Last year at this time, I was gearing up for a low-key, relaxing summer with my family, and my summer post here on Simple Mom was all about making summer memories at home.
This year, however, our summer is busier — with activities, trips, and plenty to do. I’ve been inspired by the summer bucket lists popping up all over the blogosphere as families are sharing their must-do activities for the season, so I’m looking forward to a fun and good-busy summer for our family.
Only you know which type of summer is better for your family. If you’re in the middle of a big transition (a new baby, new job, or moving), then low-key may be best. But maybe you’re feeling energized and adventurous, and you want to explore, go, and do this summer.
Neither approach is right or wrong, better or worse — the key is to be intentional with your plans.
Here are some ideas to help you organize and prepare for an intentional summer, so that you don’t look back and regret missed opportunities to make memories.
Make a list of things you want to do
Even if you’re planning to stay close to home this summer and don’t have a big budget, make a list of the things you’d like to do this year.
Maybe you want to camp in the living room one night, go on weekly picnics, or plan the ultimate staycation. Or maybe you’d like to learn to can, pick your own berries, or color rocks in the backyard.
It’s all too easy to forget these things in the midst of another busy week, and before you know it, August is here with a lot of things left undone. Rather than just thinking of ideas and hoping you get to them, make a list. Talk about it over dinner or plan a special family meeting, and let everybody choose a few activities for the list.
You can then write them on a piece of paper or a chalkboard, store them in a jar or a bucket, or type them up on the computer. Whatever you do with the list, get it down on paper to start!
Looking for summer inspiration? Be sure to check out this list of 101 ways to embrace summer.
…And then a list of things you don’t want to do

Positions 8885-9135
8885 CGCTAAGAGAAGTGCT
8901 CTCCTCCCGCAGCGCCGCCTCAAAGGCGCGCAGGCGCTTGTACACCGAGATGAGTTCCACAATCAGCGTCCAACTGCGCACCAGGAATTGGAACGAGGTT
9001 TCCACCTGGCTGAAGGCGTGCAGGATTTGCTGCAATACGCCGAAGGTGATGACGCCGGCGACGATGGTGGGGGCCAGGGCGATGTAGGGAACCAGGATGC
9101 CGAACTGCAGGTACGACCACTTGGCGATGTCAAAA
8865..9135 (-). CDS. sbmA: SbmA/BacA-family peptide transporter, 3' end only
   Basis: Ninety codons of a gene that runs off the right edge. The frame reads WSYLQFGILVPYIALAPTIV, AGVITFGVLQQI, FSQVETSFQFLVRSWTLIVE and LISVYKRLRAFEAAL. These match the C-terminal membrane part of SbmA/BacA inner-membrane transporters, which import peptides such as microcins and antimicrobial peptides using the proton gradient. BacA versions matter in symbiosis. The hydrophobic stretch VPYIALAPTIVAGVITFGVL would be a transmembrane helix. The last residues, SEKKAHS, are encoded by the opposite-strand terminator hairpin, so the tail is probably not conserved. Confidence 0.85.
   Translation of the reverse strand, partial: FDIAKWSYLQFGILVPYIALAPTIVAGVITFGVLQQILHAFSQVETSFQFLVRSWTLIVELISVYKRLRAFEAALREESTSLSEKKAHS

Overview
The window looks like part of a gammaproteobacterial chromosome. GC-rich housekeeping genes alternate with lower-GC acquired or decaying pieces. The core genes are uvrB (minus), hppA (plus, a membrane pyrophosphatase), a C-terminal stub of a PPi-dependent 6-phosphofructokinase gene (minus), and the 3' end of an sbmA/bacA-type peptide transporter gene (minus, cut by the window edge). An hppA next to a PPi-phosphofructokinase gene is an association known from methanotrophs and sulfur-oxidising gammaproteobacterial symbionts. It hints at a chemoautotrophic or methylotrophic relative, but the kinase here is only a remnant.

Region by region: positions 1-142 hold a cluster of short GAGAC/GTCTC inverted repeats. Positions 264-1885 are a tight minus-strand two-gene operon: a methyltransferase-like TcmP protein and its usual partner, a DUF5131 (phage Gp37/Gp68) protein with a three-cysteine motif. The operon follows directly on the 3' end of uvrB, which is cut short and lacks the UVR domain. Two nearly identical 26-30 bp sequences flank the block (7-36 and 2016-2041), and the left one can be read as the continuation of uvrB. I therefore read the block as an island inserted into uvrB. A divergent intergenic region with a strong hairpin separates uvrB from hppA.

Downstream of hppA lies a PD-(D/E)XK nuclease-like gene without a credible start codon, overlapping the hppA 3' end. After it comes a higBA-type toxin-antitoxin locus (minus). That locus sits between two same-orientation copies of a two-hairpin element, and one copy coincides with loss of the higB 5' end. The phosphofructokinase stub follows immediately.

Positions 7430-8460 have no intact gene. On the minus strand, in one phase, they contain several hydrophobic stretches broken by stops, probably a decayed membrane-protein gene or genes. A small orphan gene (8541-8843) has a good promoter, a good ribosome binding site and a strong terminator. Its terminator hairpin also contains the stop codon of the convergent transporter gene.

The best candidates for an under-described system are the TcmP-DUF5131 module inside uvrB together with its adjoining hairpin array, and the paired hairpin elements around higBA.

This is just as important as listing the things you want to do. This isn’t a list that you necessarily need the kids to help write, but take some time with your significant other to talk about the pitfalls you’d like to avoid this summer.
Do you end up saying yes to too many invitations, only to find yourself burnt out? Do you focus too much on house projects and not enough time on memory-making? Do you spend too much time in the kitchen preparing complicated meals rather than in the backyard or by the pool?
Think about the pitfalls you’d like to avoid this summer and write them down as a reminder.
Keep a “Go Bag” packed and ready
There’s nothing more stressful than being ill-prepared for a last-minute invite to the pool or park that’s too good to pass. I don’t know about you, but I usually end up rushing around the house like a madwoman, frantically gathering what we need (except for the items I ultimately forget!), and leaving a disaster in my wake.
One way we avoid this is by keeping a Go Bag packed and ready with sunscreen, hats, sunglasses and snacks. If you regularly go to the pool or beach, add bathing suits, swimmies and towels to your Go Bag. If you like to hike and explore, maybe add some bug repellant.
Whenever you get home from an outing, empty and repack the bag before bedtime so that it’s ready again for the next adventure.Photo by Johan Hansson
Plan for downtime at home
If you’re planning an exciting and good-busy summer, leave plenty of time for rest and relaxation. Plan on staying home all day at least once per week, and build routines into your day for quiet time and rest.
Summer is three months long, leaving plenty of time to make memories and have fun, but you don’t want to get burnt out or rush through it all. Leave enough time to savor the little moments as well.
Prepare easy meals and snacks
To make the most of your time — and avoid the heat of the kitchen — plan easy and nutritious meals that incorporate plenty of fresh fruits and veggies. Smoothies and muffin tin meals are perfect for lazy afternoons at home, and salads, sandwiches, and outdoor grilling are all easy options that leave more time playing and less time spent cooking and cleaning up.
Capture the memories
Perhaps most importantly, think about how you will capture the memories from the summer. Whether you create a fun mini books, a memory board, or a printed photo book — or even if you just save your photos in a folder on your computer for a fun slideshow — be intentional about capturing pictures and recording memories!
What’s on your summer bucket list? Are you planning for a low-key or good-busy summer?